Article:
Harnish v. Children's Hospital Medical Center
387 Mass. 152, 439 N.E.2d 240 (1982)
Harnish went to Children's Hospital to get a tumor in her
neck removed. During the operation, the doctor's severed a nerve
resulting in Harnish losing the use of her tongue. She sued for medical
Harnish argued that the operation was cosmetic in
nature. The doctors did not inform her of the risk of tongue loss. She
claimed that if she had known the risks, she would not have consented to
Risk of tongue loss was foreseeable risk in this
sort of operation.
There was no evidence of negligence in how the
operation was performed.
The Trial Court found for Children's Hospital in a non-juty trial. Harnish appealed.
The Appellate Court partially reversed and remanded for a jury trial.
The Appellate Court found that a doctor owes to the
patient the duty to disclose in a reasonable manner all significant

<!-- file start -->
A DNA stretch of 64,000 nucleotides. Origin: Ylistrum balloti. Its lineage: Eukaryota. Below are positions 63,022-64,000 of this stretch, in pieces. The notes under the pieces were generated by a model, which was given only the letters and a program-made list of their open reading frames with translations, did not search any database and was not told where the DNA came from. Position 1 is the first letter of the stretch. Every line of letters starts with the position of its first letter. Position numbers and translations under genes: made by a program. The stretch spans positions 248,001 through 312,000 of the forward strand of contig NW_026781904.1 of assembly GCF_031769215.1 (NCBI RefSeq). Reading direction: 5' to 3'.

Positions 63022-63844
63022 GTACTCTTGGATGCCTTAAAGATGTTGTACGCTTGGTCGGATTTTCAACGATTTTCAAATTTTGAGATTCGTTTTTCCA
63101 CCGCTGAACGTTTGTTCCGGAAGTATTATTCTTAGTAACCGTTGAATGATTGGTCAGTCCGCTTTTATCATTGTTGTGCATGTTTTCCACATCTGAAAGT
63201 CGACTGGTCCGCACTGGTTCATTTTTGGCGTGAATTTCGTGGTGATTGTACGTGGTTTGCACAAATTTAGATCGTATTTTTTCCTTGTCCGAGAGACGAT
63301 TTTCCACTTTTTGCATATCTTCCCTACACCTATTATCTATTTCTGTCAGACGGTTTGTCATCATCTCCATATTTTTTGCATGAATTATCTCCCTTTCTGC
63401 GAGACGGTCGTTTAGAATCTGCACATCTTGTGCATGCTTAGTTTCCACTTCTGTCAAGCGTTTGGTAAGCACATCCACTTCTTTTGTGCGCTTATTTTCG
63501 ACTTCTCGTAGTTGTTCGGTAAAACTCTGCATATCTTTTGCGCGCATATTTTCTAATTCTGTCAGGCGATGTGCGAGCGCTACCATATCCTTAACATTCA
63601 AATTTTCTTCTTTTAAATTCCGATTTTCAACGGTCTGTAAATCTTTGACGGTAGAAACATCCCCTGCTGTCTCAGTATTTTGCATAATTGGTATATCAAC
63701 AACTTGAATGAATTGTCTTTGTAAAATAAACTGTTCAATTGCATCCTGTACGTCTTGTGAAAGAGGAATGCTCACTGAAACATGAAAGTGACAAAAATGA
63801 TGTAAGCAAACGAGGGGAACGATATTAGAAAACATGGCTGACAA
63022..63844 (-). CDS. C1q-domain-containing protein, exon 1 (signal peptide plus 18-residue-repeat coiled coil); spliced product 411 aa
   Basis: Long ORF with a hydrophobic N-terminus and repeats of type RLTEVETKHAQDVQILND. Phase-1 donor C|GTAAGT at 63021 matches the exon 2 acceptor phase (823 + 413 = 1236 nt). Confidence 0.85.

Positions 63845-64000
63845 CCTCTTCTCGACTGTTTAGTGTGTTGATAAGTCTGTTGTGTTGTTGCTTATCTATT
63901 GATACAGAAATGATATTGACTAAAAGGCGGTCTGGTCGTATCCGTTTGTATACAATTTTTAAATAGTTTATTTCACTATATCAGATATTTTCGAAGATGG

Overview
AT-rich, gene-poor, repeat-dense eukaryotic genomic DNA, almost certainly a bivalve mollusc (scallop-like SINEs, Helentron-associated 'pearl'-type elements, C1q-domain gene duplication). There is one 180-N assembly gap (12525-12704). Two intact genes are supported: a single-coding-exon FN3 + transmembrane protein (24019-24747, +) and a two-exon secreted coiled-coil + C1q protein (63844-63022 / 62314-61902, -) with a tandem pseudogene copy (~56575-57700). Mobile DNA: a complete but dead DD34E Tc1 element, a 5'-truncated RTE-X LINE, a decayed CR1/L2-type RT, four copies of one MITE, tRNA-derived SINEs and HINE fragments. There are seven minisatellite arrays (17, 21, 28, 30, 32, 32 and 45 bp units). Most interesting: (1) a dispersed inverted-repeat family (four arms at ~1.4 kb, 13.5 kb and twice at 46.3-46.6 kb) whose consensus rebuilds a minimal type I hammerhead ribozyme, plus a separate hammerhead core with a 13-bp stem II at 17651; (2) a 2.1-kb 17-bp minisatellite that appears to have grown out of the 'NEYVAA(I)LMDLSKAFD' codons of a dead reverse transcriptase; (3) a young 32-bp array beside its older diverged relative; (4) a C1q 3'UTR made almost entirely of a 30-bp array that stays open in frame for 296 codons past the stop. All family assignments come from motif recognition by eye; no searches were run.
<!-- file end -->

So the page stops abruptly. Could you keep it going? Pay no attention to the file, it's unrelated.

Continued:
medical information that the doctor possesses or reasonably should
possess that is material to an intelligent decision by the patient
whether to undergo a proposed procedure.
The Court recognized that it is difficult to
explain complicated medical information to uneducated patients, and that
there are an almost unlimited number of possible risks. So the
patient's right to know must be balanced with the burden on the doctor.
Up until this point, the general rule was that the doctor
must disclose only such information as was customarily disclosed in
similar circumstances. But this Court felt that was an inadequate
The Court dismissed the charges for an
assistant and the hospital, because they had no duty to explain the
risk. The case against the doctors was remanded for trial.
Harnish would have to show at trial that, had proper
information been provided, a reasonable person would not have
consented to the operation. That's a question for a jury to decide, not
a medical tribunal.